3-12

3-12. Smoking prevalence

3-12-1. Smoking prevalence in South Australia – by Local Health Network

3-12-2. Smoking prevalence in South Australia – by age and sex

3-12-3. Smoking prevalence in South Australia – by socio-economic status

3-12-4. Smoking prevalence in Australia – by state and territory

3-12-5. Smoking prevalence – Aboriginal people

Sources

 

3-12-1. Smoking prevalence in South Australia – by Local Health Network

  • In 2016, around one in seven (14.9%) South Australians aged 15 years or older reported smoking daily, weekly or less often than weekly.
  • The rate varies between SA Health Local Health Networks (LHNs), from 12.3% in the Southern Adelaide LHN up to 17.3% in the Northern Adelaide LHN. The Country SA rate was 17.2% in 2016.
  • Over the last decade, smoking prevalence has statistically significantly decreased in metropolitan Adelaide and Country SA.
  • E-cigarettes: In 2016, 85.2% of the South Australian population reported that they had heard of e-cigarettes but only 1.3% were current users of e-cigarettes.

 

All smoking prevalence (ages 15+ years), 2016
Local Health Network%
Northern Adelaide LHN17.3%
Central Adelaide LHN12.6%
Southern Adelaide LHN12.3%
Metropolitan Adelaide14.0%
Country SA LHN17.2%
South Australia14.9%
Australian.a.

3-12-1

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3-12-2. Smoking prevalence in South Australia – by age and sex

  • In 2016, the proportion of the state's population aged 15 years and over that reported smoking daily, weekly or less often than weekly was higher among males (16.7%) than females (13.3%).
  • Smoking prevalence varied greatly with age, peaking in the 25-34 years age cohort for males (21.3%) and 45-54 years age cohort for females (21.5%).

 


All smoking prevalence (ages 15+ years), 2016
Age (years)MalesFemales
15-2412.7%7.3%
25-3421.3%14.6%
35-4417.9%18.3%
45-5420.2%21.5%
55-6420.1%12.3%
65-7413.0%7.9%
75+4.5%5.0%
All ages16.7%13.3%

3-12-2

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3-12-3. Smoking prevalence in South Australia – by socio-economic status

  • There is a correlation evident between the proportion of people aged 15 years and over who report smoking daily, weekly or less often than weekly and the socio-economic status of the area in which they live.
  • Smoking prevalence recorded during 2016 in areas constituting South Australia's highest socio-economic (SES) quintile (8.3%) was less than half that recorded for the lowest SES quintile (21.6%).

 

All smoking prevalence (ages 15+ years), 2016
Socio-economic status (SES)%
Lowest SES21.6%
Low SES19.9%
Middle SES14.8%
High SES8.6%
Highest SES8.3%

3-12-3

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3-12-4. Smoking prevalence in Australia – by state and territory

  • Data presented here is from the Australian Bureau of Statistics’ 2014-15 National Health Survey for people aged 18 years and over reporting being current daily smokers and is age-standardised. It is not directly comparable to the 2016 Health Omnibus Survey information in sections 3-12-1 to 3-12-3 above which is for people aged 15 years and over who report smoking daily, weekly or less often than weekly.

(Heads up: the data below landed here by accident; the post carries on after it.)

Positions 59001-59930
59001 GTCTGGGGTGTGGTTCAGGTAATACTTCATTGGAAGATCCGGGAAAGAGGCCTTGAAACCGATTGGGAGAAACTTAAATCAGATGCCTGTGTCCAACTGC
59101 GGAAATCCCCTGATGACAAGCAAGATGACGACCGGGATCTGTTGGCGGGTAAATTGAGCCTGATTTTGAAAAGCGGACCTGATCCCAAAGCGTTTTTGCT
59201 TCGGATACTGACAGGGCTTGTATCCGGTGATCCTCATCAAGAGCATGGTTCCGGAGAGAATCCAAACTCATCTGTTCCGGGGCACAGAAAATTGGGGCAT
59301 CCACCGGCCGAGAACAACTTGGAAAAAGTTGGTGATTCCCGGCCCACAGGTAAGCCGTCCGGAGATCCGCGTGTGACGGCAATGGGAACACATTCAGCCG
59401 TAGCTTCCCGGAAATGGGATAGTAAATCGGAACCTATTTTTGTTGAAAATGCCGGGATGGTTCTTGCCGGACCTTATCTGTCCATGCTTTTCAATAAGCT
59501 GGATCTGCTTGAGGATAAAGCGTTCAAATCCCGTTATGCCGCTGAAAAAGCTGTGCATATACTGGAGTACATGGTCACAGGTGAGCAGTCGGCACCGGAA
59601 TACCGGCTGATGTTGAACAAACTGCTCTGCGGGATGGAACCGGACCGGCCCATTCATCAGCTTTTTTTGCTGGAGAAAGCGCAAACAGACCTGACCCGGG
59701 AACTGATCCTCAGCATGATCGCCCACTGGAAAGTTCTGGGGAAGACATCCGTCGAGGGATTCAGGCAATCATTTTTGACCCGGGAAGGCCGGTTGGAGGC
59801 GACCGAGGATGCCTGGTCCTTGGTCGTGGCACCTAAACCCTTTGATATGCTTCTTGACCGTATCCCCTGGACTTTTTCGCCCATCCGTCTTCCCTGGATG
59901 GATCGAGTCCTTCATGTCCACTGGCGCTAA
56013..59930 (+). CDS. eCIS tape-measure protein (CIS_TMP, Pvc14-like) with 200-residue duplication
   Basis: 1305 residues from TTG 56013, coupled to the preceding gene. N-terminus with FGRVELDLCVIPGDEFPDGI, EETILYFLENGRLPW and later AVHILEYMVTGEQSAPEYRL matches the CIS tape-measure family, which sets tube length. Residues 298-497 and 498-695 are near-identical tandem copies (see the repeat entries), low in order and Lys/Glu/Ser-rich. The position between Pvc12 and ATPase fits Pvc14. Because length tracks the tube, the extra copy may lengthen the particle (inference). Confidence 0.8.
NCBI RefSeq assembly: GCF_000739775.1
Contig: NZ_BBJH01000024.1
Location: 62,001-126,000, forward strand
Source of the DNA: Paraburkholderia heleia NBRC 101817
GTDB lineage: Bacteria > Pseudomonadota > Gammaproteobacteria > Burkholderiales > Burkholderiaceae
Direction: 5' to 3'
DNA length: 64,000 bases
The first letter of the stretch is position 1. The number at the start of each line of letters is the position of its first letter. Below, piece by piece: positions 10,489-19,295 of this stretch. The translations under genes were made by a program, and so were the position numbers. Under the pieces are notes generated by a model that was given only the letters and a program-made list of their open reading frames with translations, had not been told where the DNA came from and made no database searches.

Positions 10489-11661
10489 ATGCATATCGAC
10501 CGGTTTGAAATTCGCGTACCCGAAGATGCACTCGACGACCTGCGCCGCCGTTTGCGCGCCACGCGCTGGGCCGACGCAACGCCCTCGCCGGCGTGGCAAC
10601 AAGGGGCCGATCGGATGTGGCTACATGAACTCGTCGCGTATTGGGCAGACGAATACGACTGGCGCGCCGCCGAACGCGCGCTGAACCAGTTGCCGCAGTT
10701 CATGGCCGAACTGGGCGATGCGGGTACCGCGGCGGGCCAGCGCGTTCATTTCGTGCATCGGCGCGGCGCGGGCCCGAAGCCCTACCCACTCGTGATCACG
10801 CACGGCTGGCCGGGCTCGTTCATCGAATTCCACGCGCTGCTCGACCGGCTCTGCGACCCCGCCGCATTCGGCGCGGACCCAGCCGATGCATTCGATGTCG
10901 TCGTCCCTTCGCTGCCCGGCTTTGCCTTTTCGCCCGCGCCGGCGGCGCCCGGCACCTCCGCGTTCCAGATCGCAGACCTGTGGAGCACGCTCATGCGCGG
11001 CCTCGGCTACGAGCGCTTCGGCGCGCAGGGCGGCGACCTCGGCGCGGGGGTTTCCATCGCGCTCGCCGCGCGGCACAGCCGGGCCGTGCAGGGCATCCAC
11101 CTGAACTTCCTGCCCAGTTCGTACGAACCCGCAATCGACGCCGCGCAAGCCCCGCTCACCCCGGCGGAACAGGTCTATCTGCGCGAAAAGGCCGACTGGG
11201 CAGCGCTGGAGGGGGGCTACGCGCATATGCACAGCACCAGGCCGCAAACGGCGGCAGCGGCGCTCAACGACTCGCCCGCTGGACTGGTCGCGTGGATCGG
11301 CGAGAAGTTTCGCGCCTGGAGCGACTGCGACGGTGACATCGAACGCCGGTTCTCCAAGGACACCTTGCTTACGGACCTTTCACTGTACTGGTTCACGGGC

• However, the national survey results are broadly in line with the state-based figures, revealing that 13.5% of the population in South Australia are current daily smokers. This is a reduction from the 17.4% reported in the previous survey (for 2011-12).
  • The South Australian proportion of current smokers is estimated to be a little below the Australia-wide rate of 14.7% and is at the bottom of the range of rates reported for the states and territories, with only the Australian Capital Territory having a lower estimated rate.

 


Current daily smokers (ages 18+ years), 2014–15 (age-standardised)
State/Territory%
Australian Capital Territory12.2%
South Australia13.5%
Victoria13.9%
Western Australia14.2%
New South Wales14.4%
Queensland16.3%
Tasmania19.3%
Northern Territory19.9%
Australia14.7%

3-12-4

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3-12-5. Smoking prevalence – Aboriginal people

  • More than a third (35.4%) of Aboriginal people aged 15 years or older in South Australia reported being a current daily smoker in 2014-15, below the national average for Aboriginal people of 38.9%.
  • Although the figures are not directly comparable, due to differing sources and methodologies, this rate is significantly higher than the 15.7% of all South Australians aged 15 years or older who reported smoking daily, weekly or less often than weekly (see 3-12-1 above).
  • Compared to Aboriginal people aged 15 years and over in other states and territories, South Australia was ranked the lowest for this indicator.

 


Current daily smokers - Aboriginal people (ages 15+ years), 2014-15
State/Territory%
South Australia35.4%
Tasmania36.5%
Australian Capital Territory36.9%
Queensland38.1%
New South Wales38.3%
Victoria38.4%
Western Australia41.5%
Northern Territory44.5%
Australia38.9%

3-12-5

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Sources

  1. Based on Health Omnibus Survey customised extract 2017, Drug and Alcohol Services South Australia, SA Health, Adelaide.
  2. Based on ABS 2015, ‘Table 2.3 Summary health characteristics — States and territories, Proportion of persons’, National Health Survey: First Results, 2014-15, cat. no. 4364.0.55.001, viewed 6 June 2016.
  3. Based on ABS 2016, 'Table 2.3 Selected characteristics, by state or territory of usual residence, Aboriginal and Torres Strait Islander persons aged 15 years and over – 2014-15, Proportion of persons', National Aboriginal and Torres Strait Islander Social Survey, Australia, 2014-15, cat. no. 4714.0, viewed 6 September 2016.